Use the == operator instead of the equals(Object) method Why:
  • == operator performs better.
    • For example, for String comparison, the equals( ) method compares the characters inside a String object. The == operator compares two object references to see whether they refer to the same instance.
  • a.equals(b) if and only if a == b
    • For example, use static factory method to return the same object from repeated invocations.
Eliminate obsolete object references Why:
  • Reduced performance with more garbage collector activity
  • Reduced performance with increased memory footprint
  • Null out references once they become obsolete
  • (Do)
    • public Object pop() {
       if (size == 0)
         throw new EmptyStackException(;
       Object result = elements[--size];
       elements[size] == null;  // Eliminate obsolete reference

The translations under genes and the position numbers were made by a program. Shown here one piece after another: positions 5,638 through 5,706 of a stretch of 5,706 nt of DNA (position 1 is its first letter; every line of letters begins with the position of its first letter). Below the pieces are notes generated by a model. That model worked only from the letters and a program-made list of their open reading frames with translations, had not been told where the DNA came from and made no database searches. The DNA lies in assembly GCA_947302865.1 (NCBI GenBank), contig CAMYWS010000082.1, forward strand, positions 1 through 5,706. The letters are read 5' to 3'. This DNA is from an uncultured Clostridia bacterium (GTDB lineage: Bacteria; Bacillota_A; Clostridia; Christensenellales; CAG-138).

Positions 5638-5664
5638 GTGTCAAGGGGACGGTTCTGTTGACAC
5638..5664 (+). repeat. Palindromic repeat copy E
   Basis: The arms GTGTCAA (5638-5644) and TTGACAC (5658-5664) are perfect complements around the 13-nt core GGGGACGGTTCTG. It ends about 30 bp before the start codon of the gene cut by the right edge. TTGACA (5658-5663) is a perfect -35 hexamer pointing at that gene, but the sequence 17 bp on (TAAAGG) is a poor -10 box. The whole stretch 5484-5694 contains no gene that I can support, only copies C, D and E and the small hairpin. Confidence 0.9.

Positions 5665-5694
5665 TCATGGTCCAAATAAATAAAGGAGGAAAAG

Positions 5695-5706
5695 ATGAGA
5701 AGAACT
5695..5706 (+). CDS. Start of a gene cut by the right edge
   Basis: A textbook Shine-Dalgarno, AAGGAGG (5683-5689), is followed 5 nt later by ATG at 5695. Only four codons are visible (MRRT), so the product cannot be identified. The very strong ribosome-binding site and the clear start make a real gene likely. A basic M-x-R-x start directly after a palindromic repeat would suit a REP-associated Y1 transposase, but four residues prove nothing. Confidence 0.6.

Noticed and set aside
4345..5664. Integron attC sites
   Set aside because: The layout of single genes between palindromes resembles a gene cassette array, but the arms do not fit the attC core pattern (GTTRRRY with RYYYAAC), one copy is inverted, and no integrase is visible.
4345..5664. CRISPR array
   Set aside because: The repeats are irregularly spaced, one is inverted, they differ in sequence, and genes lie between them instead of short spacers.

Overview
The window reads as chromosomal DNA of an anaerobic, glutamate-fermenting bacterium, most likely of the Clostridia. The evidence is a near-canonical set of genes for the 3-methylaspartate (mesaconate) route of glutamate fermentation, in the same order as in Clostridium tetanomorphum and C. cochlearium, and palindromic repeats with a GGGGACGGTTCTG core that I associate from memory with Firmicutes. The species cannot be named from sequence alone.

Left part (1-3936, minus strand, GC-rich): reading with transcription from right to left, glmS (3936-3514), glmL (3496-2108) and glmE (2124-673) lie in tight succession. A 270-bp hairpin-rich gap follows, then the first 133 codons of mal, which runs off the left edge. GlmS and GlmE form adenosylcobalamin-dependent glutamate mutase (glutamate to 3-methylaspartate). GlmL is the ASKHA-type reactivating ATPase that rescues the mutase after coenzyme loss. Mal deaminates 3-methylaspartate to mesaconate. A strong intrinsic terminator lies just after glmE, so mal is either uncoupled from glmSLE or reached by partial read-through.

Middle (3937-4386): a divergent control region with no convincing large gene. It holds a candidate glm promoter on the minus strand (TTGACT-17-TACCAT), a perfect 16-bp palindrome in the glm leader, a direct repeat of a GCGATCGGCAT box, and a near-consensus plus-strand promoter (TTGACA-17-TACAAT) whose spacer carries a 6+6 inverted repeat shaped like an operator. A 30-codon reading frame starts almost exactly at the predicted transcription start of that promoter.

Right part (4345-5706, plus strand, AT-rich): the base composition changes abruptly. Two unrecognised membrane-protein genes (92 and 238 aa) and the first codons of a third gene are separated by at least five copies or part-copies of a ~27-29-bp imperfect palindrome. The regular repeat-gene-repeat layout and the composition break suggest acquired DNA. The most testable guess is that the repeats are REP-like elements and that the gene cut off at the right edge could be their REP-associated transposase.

return result;
  • (Don't)
    • public Object pop(){
       if (size == 0)
         throw new EmptyStackException(;
       return elements[--size];
Avoid finalizers Why:
  • Objects waiting for fnalization have to be kept track of separately by the garbage collector. 
  • There is also call overhead when the finalize method is invoked
  • Finalizers are unsafe in that they can resurrect objects and interfere with the GC.

Avoid reference objects Why:

  • As with fnalizers, the garbage collector has to treat soft, weak, and phantom references specially. 
  • Although all of these can provide great aid in, for example, simplifying a cache implementation, too many live Reference objects will make the garbage collector run slower. 
  • A Reference object is usually a magnitude more expensive than a normal object (strong reference) to bookkeep.
  • To find out the number of references and the time it takes to process them in HotSpot, add the following JVM option:
    • -XX:+PrintReferenceGC
Avoid object pooling Why:
  • Object pooling contributes both to more live data and to longer object life spans.
  • Note that large amounts of live data is a GC bottleneck and the GC is optimized to handle many objects with short life spans.
  • Also, allocating fresh objects instead of keeping old objects alive, will most likely  be more beneficial to cache locality.